Consumers Mostly Okay With Voice Activation Tech Becoming Part Of The Payment Process
In a sign that the smart speaker and digital assistant category of products is likely here to stay and to become more ubiquitous in day-to-day life, a survey by payment solutions provider Paysafe has found that 57 percent of consumers would use voice-activated technology, such as Amazon’s Alexa, to pay for low-value goods and services. The research also found that 11 percent have used voice to confirm their identity when purchasing goods online.
“The age of voice has well and truly arrived with the advent of affordable and highly functional smart speakers in the home,” says Danny Chazonoff, chief operating officer of Paysafe Group. “As consumers become more comfortable using voice to access services and control their home, it’s only a matter of time before ordering goods and making payments by voice enters the mainstream both via smart devices and mobile.”
Paysafe also found that 53 percent of consumers believe that using voice-activated technology is quicker and more convenient than traditional payment methods, which the company suggests is a sign of increasing acceptance of voice-activated systems in consumers’ lives. Also, 62 percent further said that a greater choice of verification methods, such as voice and fingerprint, makes them feel more secure about making payments online, although 81 percent still feel most comfortable if a password is included in the process.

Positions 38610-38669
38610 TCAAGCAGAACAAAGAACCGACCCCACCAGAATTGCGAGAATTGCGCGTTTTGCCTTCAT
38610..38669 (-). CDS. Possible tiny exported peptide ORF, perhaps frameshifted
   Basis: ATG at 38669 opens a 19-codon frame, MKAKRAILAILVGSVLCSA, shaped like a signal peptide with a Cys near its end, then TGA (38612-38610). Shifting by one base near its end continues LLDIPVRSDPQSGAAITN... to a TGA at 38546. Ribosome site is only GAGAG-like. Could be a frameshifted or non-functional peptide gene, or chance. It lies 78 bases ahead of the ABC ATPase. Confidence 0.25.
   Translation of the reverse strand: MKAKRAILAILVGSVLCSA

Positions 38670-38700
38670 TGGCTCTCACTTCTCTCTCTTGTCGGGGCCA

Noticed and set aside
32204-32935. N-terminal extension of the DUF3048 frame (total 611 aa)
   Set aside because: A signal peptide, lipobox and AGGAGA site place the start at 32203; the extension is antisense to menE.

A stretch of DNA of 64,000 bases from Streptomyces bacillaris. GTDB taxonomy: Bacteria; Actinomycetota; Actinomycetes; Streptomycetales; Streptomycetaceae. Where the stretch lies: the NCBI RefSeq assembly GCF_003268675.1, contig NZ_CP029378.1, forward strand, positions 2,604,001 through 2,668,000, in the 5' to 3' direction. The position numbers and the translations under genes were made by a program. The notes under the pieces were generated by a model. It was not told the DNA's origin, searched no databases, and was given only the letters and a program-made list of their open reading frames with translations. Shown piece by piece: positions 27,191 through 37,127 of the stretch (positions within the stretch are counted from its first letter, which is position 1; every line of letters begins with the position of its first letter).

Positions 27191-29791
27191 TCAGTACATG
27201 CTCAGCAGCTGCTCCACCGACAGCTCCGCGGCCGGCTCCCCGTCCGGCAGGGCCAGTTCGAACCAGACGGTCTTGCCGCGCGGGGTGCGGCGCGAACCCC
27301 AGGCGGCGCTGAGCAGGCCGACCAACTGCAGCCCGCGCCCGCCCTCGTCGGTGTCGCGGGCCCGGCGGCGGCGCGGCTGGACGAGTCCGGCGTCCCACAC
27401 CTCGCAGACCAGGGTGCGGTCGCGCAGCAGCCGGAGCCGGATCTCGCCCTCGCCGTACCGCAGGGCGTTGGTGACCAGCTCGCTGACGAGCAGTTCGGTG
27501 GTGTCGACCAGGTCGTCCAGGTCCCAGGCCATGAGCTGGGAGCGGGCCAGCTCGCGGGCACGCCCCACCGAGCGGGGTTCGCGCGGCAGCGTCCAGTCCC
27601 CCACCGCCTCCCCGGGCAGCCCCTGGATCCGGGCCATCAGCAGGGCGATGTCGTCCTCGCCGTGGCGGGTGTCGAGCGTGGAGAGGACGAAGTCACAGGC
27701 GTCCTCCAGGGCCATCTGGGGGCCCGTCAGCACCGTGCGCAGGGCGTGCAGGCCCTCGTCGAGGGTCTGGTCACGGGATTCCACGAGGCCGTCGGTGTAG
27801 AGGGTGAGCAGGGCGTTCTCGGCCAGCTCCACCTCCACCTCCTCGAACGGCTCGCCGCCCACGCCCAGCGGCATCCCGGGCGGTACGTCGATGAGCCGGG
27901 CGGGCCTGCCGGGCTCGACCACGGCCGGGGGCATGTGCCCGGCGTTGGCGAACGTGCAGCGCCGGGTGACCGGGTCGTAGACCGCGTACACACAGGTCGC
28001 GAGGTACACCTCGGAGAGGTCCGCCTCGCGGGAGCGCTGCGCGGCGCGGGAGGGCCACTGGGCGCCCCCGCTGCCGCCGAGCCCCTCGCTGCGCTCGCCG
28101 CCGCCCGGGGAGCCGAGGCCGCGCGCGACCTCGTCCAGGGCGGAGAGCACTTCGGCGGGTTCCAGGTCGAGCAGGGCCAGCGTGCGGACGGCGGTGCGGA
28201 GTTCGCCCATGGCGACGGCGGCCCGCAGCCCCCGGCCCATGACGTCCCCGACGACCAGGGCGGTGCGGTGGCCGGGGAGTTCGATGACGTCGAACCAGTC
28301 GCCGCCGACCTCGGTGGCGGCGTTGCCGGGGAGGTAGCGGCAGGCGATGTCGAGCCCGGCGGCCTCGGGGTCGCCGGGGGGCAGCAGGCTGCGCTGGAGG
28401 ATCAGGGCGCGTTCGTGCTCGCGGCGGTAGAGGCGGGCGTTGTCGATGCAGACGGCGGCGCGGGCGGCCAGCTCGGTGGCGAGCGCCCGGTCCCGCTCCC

While the company’s data shows that acceptance of voice in payment scenarios is increasing, Paysafe cautions that consumers are still of two minds about making larger purchases and the security of voice technology. For example, only 18 percent would be happy to pay for a vacation or book flights using voice recognition. From a security perspective, just 37 percent trust that their financial information is secure when using voice-activated technology and 45 percent said they don’t want companies having access to their personal biometric details.
Chazonoff adds, “Understandably with a nascent tech like voice activation, consumers are still apprehensive about security. Our research indicates that consumers are likely to start experimenting with low-value shopping and services, but this will inevitably change as people become more comfortable using voice. Once a user base is established, it can take a couple of years before we see a rapid increase in usage.”